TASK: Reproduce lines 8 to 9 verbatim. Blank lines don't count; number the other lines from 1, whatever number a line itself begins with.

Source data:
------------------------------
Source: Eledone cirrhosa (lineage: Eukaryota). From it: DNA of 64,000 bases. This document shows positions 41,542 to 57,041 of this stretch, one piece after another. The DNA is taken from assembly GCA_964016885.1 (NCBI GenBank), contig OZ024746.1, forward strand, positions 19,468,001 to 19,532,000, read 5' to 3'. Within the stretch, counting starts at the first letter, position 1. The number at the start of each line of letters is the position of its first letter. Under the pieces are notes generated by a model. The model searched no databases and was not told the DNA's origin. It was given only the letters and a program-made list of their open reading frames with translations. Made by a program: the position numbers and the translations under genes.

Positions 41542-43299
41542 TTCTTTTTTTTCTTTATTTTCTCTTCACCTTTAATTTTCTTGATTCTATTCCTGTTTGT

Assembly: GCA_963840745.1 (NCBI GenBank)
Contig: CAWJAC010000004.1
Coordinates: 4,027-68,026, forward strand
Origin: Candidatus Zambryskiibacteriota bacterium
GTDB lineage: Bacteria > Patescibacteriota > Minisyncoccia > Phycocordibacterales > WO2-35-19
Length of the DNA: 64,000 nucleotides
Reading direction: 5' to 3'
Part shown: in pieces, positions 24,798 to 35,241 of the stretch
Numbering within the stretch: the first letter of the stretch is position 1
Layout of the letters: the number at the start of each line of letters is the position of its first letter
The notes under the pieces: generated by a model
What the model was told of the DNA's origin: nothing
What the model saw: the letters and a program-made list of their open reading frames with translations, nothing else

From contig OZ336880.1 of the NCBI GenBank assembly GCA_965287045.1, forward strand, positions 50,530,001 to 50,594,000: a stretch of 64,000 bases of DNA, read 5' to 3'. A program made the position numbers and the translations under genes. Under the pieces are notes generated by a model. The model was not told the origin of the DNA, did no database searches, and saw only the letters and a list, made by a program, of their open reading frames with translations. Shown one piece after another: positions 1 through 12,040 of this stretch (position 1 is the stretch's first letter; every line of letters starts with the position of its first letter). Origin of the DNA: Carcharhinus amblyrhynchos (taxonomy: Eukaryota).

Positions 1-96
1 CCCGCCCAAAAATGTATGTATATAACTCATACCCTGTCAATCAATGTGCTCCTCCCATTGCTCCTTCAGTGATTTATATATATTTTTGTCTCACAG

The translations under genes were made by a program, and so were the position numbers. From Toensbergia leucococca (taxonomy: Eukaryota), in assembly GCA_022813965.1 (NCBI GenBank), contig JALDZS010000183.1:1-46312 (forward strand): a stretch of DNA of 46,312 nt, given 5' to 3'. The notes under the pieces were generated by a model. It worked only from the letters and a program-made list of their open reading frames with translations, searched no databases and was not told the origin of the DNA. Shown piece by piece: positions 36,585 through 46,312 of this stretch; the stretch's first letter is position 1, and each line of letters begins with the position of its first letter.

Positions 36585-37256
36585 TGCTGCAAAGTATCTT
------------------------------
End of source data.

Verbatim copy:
GTDB lineage: Bacteria > Patescibacteriota > Minisyncoccia > Phycocordibacterales > WO2-35-19
Length of the DNA: 64,000 nucleotides